Photo (CC) Ralph Hockens @ Flickr

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Central Park and Columbus Avenue

Infinitely warm in your hand is the memory
Of her fingers entangled with yours
Wandering in the park painted with snow, windows
Like lit up altars, floating in all four flanking views

The moonlit paths teasing your eyes into the dark into the light
Through foliage shifting ahead, beneath rising oblongs inlaid with gold
Christmas time zipping up granite buildings into the blanketing sky.

She smiled around her turned-up collar, her body
Plumply buttoned with a warmth that pulsed through
Her fingers dovetailed into yours, promising more, the tepid hollow of air

Enclosed between your palms, a tryst not to be dislodged.
The snow skedaddled away from your feet
As you swung through the pinpricked tapestry of twilight

Pausing to kiss, both stroking the bark of the old sycamore tree
Where somebody, Joe, had carved a heart for Mary
The wound now healed, a ripple of growth over the scar.

You sat for a while in your moonlit profiles on the bench
In unconscious harmony with the sacred tree, you were
Her stranger, she was the strange New Yorker, both of you nameless

And watchful aliens, pausing halfway through the trails of trees.
You had met at Szabo’s check-out counter; she with her tea, Twinings Earl Grey,
You with your shortbread biscuits. “Is it time for tea?” you suggested cheekily.

She took you literally and by the waist, and together arm in arm you walked
Into the streets under the stars, now both foreigners in love with the sky
In love with the golden outlines of passing strollers, their plumes of breath, no plans

To make, only the vague idea to walk gladly together for the length of a block
Before saying goodbye in front of her building, a looming
Stone village in the sky. After a hug before the foyer doors, she decided in life’s favour

And you ascended, smiles conspiratorial in the mirror-walled lift, up past
The carpeted floors of nobody-talking-to-anyone-else floors
Except perhaps for a blue-rinse lady with a manicured pink dog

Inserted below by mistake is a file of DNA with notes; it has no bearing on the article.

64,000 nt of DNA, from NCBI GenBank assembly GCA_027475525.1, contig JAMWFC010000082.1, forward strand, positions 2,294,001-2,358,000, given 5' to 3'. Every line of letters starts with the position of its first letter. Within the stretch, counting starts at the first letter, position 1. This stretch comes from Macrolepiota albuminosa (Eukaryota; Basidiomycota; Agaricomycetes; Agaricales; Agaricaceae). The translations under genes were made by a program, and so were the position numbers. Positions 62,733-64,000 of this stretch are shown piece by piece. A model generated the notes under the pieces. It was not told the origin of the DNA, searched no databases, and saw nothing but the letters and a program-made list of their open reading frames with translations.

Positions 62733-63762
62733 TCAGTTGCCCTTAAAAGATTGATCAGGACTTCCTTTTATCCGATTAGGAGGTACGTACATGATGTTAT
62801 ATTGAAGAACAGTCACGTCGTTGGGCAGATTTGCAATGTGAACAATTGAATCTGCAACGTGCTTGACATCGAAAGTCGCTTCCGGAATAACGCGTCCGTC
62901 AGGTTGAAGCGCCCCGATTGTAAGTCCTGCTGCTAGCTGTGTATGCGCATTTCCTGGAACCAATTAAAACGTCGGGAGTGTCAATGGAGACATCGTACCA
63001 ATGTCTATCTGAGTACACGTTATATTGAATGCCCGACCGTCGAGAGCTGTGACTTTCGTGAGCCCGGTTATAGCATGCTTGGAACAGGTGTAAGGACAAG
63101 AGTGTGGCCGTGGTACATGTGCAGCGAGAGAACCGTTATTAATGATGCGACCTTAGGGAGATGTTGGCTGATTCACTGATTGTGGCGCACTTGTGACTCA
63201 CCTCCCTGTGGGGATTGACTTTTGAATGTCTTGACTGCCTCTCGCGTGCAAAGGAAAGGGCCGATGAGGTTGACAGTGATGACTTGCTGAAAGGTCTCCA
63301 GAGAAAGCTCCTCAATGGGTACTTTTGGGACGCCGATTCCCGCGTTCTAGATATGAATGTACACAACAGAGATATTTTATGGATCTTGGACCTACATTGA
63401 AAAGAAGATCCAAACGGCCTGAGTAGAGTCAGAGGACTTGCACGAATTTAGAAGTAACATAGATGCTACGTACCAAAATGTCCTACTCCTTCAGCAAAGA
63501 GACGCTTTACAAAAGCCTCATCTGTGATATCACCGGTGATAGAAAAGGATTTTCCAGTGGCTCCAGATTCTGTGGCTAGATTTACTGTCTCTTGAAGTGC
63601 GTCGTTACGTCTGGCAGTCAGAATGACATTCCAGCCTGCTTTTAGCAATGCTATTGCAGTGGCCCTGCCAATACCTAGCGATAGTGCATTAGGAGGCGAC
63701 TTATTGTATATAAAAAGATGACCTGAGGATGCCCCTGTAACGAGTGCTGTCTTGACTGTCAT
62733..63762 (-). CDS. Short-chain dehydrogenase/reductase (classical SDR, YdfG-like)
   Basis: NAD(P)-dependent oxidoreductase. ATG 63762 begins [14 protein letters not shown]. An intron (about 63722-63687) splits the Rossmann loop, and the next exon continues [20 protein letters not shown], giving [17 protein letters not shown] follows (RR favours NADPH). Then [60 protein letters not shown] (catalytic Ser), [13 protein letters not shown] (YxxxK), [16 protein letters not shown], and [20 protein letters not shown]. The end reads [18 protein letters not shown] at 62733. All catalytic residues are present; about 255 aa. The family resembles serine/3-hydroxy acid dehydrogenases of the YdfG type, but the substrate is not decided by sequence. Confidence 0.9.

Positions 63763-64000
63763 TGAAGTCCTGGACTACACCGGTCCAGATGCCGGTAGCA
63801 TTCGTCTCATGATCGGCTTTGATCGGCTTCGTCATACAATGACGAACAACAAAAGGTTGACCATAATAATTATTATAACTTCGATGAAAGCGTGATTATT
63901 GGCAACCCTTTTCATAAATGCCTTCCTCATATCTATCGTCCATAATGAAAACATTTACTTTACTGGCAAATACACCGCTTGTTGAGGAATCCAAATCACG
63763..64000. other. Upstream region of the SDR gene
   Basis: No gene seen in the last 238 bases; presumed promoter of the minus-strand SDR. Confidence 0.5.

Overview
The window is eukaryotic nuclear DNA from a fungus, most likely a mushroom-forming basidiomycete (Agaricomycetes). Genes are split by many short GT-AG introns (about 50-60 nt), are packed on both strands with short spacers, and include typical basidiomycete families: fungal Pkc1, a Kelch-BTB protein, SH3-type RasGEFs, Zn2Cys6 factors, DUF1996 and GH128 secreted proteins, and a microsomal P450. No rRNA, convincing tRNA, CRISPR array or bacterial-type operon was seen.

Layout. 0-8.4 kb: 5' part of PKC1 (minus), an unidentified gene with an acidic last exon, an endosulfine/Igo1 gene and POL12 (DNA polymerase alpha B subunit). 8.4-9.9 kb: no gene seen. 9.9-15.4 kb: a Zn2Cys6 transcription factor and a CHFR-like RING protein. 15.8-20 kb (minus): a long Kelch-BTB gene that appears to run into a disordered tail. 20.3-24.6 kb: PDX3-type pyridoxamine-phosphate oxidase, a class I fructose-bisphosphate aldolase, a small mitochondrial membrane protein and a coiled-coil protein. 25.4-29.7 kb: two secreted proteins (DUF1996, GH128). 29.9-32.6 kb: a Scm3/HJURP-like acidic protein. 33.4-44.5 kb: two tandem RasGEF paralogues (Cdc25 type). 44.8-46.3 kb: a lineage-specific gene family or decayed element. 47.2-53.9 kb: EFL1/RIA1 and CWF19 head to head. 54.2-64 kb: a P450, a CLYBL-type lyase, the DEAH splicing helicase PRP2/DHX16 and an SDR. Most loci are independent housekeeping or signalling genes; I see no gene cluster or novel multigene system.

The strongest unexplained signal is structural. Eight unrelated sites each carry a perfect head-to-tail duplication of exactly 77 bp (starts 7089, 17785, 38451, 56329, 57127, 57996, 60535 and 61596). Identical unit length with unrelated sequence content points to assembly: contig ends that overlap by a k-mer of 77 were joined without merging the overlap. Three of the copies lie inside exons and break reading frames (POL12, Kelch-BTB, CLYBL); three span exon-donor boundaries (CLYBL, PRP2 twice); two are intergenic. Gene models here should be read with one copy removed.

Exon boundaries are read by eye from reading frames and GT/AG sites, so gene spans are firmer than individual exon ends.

Until with a click and a buffeted shudder you were walking
Inside, across her shining metres of parquet-patterned floor.

The park was a better backdrop for being with a mysterious stranger
She had said, pulling me out on to the terrace
Where we hugged, cosy in our warm wonderful strangeness
Under the same moon that patiently waited, had glazed the park to gold for us.

In the morning buoyed by bouts of love and tenderness
I slipped on my jeans and shirt to go down for milk and coffee.
After shopping I found my way back to the foyer
A harvest of things in both hands as I walked into the lift then soundlessly
Ascending I remembered I had forgotten to remember
Her door number and her floor and her name I had never asked for.

* * *

ABOUT THE POET 

Luke Whitington lived in Italy for nearly twenty years, restoring Medieval structures in Umbria and Tuscany. He continued this work in Ireland, restoring the Norman castle of Portlick at Lough Ree. He founded the multimedia gallery Pleasants Factory in Dublin, which supported artists and writers for seven years. Luke’s poems have been published widely in Ireland, including in The Irish Independent, The Westmeath Independent and Poets In Cahoots. In Australia, his poetry has appeared three times in the Henry Kendall Award anthology and in Overland, Quadrant, The Canberra Times, The Sydney Morning Herald, Melaleuca and the Five Bells anthology. He has read poetry written for art in galleries at Cessnock, Bowral, Pearl Beach and the Charles Cecil Atelier Art School in Florence. He founded the Jean Cecily Drake-Brockman Poetry Prize and divides his time between the Central Coast, Canberra, Ireland and Renaissance Italy.

from issue #3: ‘Songwomen’ by Clinton Walker

Editor’s note: Clinton Walker is a Sydney writer, an art school drop-out and recovering rock critic, who John Clare has called “our best chronicler of Australian grass-roots culture.” Since his 1981 debut Inner City Sound, he has published another eight books on Australian music and popular culture. His now-out-of-print book Buried Country (2000), the secret history of Aboriginal hillbilly music, was widely hailed and made into a documentary film with accompanying soundtrack CD. Now, with Buried Country due to come out again in a new edition through US publisher Verse Chorus Press in 2014, Walker is also completing the book that was always meant to be not so much a sequel or prequel or even companion piece to Buried Country as its sister volume, about black women in Australian music. This book marks Walker’s return to the art he gave up over thirty years ago to concentrate on writing.

Contrappasso #3 features a number of raw illustrations from this new work in progress. They make up just a small proportion of the gallery of further-artworked portraits that will make up the book, which is also due to be published by Verse Chorus in 2014. Here are a few examples (Aboriginal and Torres Strait Islander readers should be aware that some images here represent people who have passed away) :

“Sarah”, stringband musician, Wynnum near Brisbane, c. 1900

“Sarah”, stringband musician, Wynnum near Brisbane, c. 1900

Heathermae Reading, club singer, Sydney, 1970s—2000s

Heathermae Reading, club singer, Sydney, 1970s—2000s

Kylie Auldist, soul singer, the Bamboos, Melbourne, 2000s

Kylie Auldist, soul singer, the Bamboos, Melbourne, 2000s

Fannie Numbulwar, Borroloola Songwoman, NT, 2012

Fannie Numbulwar, Borroloola Songwoman, NT, 2012